Andy Carvin: There’s no doubt that social media played a big role in attracting so many volunteers to participate. By getting the word out via Twitter, Facebook and countless email lists, people came out of the woodwork to participate. It’s also worth noting that a number of us have been involved in these types of projects for a long time, so we’ve got a lot of people following us through our social networks. That makes it easier to rally the troops, since you’ve got a built in audience of people interested in disaster response.
GL: In spite of its size, people seem to feel a relationship with you and local CrisisCamp organizers. How did you achieve that?
Andy Carvin: It’s certainly helped that a number of us have worked together on these disaster response projects over several years. When something catastrophic happens somewhere, we know to turn to each other and get things going. But I think the physicial CrisisCamps have helped close the loop. We had more than enough people to start building projects solely through online collaboration, as we’ve done in the past. But we also got people together in a room for eight hours at a time, amping them up on caffeine and sugar, often several weekends in a row. And that’s been an amazing bonding experience for a lot of us.
GL: What can a cause learn from your effort?
Andy Carvin: Remember that social media can be a mobilizing tool for offline, as well as online activities. If you’re doing something that can be grounded in your community, and work needs to be done fast, try to get people together in person if it’s appropriate. Not everything has to be done online, even though social media can help connect the dots. And try to give people specific tasks if you can.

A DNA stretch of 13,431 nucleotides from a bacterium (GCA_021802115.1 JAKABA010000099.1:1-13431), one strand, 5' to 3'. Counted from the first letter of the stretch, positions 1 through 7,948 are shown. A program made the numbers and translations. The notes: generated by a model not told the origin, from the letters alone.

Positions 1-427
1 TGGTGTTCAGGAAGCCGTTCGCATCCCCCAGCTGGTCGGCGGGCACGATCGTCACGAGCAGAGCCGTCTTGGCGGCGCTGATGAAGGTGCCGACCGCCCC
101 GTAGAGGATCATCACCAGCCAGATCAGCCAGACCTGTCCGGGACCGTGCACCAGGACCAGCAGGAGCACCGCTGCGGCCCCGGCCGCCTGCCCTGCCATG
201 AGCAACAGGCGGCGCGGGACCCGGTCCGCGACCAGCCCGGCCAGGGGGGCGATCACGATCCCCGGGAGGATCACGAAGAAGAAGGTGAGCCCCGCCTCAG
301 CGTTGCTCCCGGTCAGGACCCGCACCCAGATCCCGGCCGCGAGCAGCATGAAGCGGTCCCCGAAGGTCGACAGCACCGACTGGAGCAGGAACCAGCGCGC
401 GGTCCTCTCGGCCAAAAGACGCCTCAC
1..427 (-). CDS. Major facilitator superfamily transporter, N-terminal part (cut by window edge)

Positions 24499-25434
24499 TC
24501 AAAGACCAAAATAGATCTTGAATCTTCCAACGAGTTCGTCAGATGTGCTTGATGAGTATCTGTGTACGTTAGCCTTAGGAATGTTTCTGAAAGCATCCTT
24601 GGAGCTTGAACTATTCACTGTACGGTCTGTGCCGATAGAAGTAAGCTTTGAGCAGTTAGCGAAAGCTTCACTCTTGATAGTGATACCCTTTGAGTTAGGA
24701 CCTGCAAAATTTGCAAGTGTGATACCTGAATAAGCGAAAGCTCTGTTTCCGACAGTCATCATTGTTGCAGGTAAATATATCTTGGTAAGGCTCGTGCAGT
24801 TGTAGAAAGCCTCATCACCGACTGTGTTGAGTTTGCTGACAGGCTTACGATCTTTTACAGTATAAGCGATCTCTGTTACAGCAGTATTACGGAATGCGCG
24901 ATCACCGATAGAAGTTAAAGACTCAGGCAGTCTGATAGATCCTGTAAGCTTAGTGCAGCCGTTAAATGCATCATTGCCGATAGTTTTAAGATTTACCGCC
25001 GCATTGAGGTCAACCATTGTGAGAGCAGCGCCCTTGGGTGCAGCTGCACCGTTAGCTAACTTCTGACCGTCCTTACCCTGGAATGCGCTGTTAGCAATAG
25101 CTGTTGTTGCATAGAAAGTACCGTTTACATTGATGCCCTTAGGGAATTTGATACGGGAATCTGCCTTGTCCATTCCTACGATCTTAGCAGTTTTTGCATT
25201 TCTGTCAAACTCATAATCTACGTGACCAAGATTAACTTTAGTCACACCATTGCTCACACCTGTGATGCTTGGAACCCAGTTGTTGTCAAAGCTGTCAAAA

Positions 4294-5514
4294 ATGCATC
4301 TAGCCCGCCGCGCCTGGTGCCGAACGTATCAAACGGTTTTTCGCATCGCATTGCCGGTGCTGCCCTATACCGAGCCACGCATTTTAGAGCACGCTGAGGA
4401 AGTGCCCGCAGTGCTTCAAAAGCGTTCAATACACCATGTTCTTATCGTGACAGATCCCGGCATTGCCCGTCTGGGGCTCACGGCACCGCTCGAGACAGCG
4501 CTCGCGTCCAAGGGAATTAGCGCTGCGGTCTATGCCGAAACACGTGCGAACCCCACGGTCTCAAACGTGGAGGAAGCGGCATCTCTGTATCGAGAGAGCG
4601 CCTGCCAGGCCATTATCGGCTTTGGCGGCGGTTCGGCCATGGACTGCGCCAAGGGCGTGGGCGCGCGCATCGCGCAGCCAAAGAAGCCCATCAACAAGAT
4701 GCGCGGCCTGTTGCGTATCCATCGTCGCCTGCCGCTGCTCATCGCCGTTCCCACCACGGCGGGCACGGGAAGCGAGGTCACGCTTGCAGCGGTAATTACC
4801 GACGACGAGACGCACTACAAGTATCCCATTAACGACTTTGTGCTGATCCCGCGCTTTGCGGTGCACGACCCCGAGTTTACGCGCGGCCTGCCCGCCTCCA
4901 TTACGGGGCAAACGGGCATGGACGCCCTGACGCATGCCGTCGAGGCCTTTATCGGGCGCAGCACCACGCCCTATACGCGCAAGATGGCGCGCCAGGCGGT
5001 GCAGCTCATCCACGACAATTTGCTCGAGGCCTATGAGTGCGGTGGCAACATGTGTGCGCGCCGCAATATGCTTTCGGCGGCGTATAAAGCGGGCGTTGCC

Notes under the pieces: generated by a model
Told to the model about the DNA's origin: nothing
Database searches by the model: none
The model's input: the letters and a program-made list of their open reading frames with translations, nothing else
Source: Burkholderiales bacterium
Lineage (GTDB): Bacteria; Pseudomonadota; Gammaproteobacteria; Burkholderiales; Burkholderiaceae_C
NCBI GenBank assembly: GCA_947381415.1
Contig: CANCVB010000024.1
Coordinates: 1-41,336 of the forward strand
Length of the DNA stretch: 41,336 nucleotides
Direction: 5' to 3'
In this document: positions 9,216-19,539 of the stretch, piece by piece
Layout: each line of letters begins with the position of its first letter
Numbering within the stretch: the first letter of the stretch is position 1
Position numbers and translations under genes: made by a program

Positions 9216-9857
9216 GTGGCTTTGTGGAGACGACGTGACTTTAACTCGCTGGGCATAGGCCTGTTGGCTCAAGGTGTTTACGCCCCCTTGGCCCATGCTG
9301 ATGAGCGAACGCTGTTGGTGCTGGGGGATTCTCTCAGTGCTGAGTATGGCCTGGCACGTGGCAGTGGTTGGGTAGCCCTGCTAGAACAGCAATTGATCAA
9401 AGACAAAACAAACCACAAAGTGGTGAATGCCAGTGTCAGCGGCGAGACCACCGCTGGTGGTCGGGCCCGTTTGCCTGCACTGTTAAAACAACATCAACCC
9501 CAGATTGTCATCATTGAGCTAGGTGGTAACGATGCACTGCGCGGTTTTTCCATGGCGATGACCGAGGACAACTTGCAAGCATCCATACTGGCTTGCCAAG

The CrisisCamps have been different from traditional Barcamps in the sense that we don’t get together for hours and brainstorm stuff. We show up with the essential tasks already outlined, and we then get to work. For each project we’d identify a project manager, and we’d meet up during the day at regular intervals, like we were doing Agile product development on speed. Each city would have a coordinator as well, and sometimes an overall project manager who could keep everything flowing. So it wasn’t as flat as a typical Barcamp – we needed a certain amount of hierarchy to get the work done.
GL: What’s your favorite social media tool that you used for CrisisCamp ?
Andy Carvin: There’s no one single tool; it was really a combination of tools that made it all happen. For example, good old fashioned email lists and IRC were major connectors for us, in terms of long-term contact and real-time coordination respectively. Twitter and Facebook played huge roles in mobilizing volunteers.
A number of projects found Etherpad to be a great way to coordinate real-time text editing. Some groups tried Google Wave, but the learning curve sometimes interfered with progress. And wikis and blogs have helped us document our activities over time. Then there were the tools that helped volunteers build projects. For mapping, for example, OpenStreetMap and Ushahidi were absolutely essential, and literally lifesavers, as they were used by relief workers to coordinate their efforts on the ground.
Hope this is what you were looking for. I’d definitely suggest you talk to at least one of the three founders of CrisisCamp – @poplifegirl, @ajturner, and @noeldickover. While I’ve been actively involved rallying the troops, running the CrisisWiki project and hosting two camps, this is still their brainchild.